Buchstein: Democracy and lottery: Revisited

Ten years ago Hubertus Buchstein pinned some high hopes on the application of sortition in government (“Reviving Randomness for Political Rationality”, Constellations 17(3), 2010):

[T]he horizon for further development of randomly selected councils boils down to two options. One can either stay on the beaten path and continue working with the experiments and projects described above with their non-binding status. That would amount to supporting commendable projects instructive about democracy, which admittedly remain mere ornaments of the political system’s routines, projects that participants expect to have little tangible influence, thus engendering the problems of motivation. Or the standing of randomly selected councils could be reinforced; their integration in existing institutional arrangements with a clearly defined and binding set of competencies would form the culminating point of such a reform policy.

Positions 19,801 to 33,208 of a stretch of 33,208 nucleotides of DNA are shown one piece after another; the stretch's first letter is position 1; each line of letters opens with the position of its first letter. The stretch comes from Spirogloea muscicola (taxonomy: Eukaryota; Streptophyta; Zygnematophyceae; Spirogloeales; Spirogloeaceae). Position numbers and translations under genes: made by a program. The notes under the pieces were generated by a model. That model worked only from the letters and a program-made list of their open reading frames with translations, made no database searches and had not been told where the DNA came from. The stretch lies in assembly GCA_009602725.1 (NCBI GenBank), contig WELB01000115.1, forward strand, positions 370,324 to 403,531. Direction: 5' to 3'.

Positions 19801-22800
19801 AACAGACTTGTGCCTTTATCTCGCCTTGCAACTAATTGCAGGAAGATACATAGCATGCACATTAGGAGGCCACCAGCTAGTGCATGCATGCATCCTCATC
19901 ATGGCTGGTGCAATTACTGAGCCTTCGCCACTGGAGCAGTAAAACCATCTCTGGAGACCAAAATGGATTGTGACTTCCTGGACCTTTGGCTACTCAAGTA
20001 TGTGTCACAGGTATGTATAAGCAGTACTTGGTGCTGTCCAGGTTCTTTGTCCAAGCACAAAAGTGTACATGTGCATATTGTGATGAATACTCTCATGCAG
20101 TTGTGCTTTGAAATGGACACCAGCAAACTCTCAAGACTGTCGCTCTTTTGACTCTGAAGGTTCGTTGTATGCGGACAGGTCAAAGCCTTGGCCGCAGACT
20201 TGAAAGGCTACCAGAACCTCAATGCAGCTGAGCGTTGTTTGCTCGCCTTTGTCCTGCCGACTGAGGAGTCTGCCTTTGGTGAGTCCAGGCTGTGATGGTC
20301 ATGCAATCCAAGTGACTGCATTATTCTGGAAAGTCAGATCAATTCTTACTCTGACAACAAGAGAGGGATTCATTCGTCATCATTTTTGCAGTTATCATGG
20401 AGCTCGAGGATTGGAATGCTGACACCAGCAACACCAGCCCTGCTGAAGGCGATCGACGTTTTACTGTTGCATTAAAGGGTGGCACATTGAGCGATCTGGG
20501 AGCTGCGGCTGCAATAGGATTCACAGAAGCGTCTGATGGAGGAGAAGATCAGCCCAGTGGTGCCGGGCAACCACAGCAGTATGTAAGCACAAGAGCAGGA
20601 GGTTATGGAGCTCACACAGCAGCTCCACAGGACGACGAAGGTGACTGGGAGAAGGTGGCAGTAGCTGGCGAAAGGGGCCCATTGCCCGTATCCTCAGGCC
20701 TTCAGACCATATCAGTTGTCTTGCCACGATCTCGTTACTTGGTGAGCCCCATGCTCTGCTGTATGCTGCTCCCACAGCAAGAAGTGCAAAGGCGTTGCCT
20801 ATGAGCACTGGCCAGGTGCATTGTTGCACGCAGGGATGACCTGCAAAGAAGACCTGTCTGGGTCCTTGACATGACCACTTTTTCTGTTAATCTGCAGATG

There is much to be said for the fact that random selection, if used wisely, could prove a useful complement to the procedures in place until now. And if we have the courage to make such changes, there is reason to believe that judicious integration of components of lotteries in modern democracies can contribute to a reform policy model, relevant beyond nation-states and the example of the EU, for coping with the institutional demands of the spatial transformation of democracy beyond the framework of the nation-state currently on the agenda. Resorting to chance in such a program of policy for democracy is not an expression of resignation or fatalism, but instead of democratic experimentalism striving to increase democracy’s potential for rationality.

A decade later, Buchstein is singing a very different tune (“Democracy and lottery: Revisited”, Constalleations 26(3), 2019). Buchstein now opens his article with some accusations directed toward sortition advocates and with some skeptical questions:
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